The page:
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World’s oldest European hedgehog lived in Denmark

The oldest European hedgehog that ever lived has been identified in Denmark. The hedgehog was alive until the age of 16, which is seven years longer than the previous record holder.

Since the year 2000, hedgehog populations across the UK countryside have declined by at least 50 percent, according to the British Hedgehog Preservation Society. 

Various projects have been launched to monitor the state of wild populations, including “The Danish Hedgehog Project” led by Dr. Sophie Lund Rasmussen of the University of Oxford. For the 2016 project, citizen scientists were asked to collect any dead hedgehogs they could find.

The goal of the research was to investigate the typical life expectancy of hedgehogs in Denmark. Overall, 697 specimens were collected by more than 400 volunteers. 

A subsequent analysis revealed that the oldest hedgehog in the sample was 16 years old – the oldest scientifically documented European hedgehog ever found. In addition, two individuals were found to have lived for 11 and 13 years. 

By contrast, the average age of the hedgehogs was only around two years. The researchers determined that 56 percent of the hedgehogs had been killed when crossing roads, 22 percent died at a rehabilitation center, and 22 percent died of natural causes. 

“Although we saw a high proportion of individuals dying at the age of one year, our data also showed that if the individuals survived this life stage, they could potentially live to become 16 years old and produce offspring for several years,” said Dr. Rasmussen.

“This may be because individual hedgehogs gradually gain more experience as they grow older. If they manage to survive to reach the age of two years or more, they would have likely learned to avoid dangers such as cars and predators.”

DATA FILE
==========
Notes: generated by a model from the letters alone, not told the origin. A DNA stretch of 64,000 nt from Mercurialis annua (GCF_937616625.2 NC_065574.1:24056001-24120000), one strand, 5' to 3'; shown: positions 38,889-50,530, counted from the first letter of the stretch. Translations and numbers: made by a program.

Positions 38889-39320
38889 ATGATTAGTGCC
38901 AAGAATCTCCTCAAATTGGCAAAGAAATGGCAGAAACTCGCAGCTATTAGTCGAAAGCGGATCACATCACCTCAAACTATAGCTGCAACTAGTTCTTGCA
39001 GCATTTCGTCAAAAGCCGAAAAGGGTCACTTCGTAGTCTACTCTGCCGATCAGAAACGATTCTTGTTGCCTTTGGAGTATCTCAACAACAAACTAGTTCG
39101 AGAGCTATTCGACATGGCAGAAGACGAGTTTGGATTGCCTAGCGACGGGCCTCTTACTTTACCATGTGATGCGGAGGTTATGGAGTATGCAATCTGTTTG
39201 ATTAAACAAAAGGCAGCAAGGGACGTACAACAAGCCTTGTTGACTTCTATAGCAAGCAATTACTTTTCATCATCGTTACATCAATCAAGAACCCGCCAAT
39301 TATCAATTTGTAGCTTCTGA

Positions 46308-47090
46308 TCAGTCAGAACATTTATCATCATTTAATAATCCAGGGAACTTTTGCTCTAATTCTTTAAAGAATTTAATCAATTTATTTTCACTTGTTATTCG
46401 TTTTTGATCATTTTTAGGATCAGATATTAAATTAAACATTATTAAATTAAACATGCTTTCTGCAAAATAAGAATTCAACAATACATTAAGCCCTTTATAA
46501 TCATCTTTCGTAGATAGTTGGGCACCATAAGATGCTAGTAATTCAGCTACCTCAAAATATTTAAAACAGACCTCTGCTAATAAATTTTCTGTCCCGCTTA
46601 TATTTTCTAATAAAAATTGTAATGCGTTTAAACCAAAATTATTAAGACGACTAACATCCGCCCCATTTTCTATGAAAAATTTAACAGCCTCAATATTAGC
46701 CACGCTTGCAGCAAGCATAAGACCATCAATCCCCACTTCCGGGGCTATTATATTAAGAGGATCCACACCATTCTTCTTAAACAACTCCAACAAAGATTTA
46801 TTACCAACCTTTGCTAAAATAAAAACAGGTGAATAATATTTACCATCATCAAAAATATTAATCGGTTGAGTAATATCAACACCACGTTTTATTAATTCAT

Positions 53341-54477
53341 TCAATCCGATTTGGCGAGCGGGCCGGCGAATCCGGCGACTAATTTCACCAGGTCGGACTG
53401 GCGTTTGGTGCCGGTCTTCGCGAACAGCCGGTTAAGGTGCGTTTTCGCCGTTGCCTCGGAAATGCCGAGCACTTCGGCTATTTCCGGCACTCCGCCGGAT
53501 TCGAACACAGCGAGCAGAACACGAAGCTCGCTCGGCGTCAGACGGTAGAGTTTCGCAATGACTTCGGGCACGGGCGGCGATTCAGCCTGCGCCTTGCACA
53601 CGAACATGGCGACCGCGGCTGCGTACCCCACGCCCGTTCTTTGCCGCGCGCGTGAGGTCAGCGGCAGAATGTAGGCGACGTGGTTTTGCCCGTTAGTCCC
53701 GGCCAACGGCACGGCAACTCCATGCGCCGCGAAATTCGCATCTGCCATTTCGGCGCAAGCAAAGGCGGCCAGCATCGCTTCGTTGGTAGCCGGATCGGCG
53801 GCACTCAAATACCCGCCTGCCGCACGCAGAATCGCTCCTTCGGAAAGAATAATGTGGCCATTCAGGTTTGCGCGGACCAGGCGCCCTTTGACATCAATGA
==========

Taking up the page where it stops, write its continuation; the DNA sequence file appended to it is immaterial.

‘The tendency for males to outlive females is likely caused by the fact that it is simply easier being a male hedgehog. Hedgehogs are not territorial, which means that the males rarely fight. And the females raise their offspring alone.”

The researchers tested tissue samples to examine whether inbreeding had a negative impact on the life expectancy of the hedgehogs. The team was surprised to find that this was not the case. 

“Sadly, many species of wildlife are in decline, which often results in increased inbreeding, as the decline limits the selection of suitable mates. This study is one of the first thorough investigations of the effect of inbreeding on longevity,” said Dr. Rasmussen.

“Our research indicates that if the hedgehogs manage to survive into adulthood, despite their high degree of inbreeding, which may cause several potentially lethal, hereditary conditions, the inbreeding does not reduce their longevity. That is a rather groundbreaking discovery, and very positive news from a conservation perspective.”

The study is published in the journal Animals.

By Chrissy Sexton, Editor

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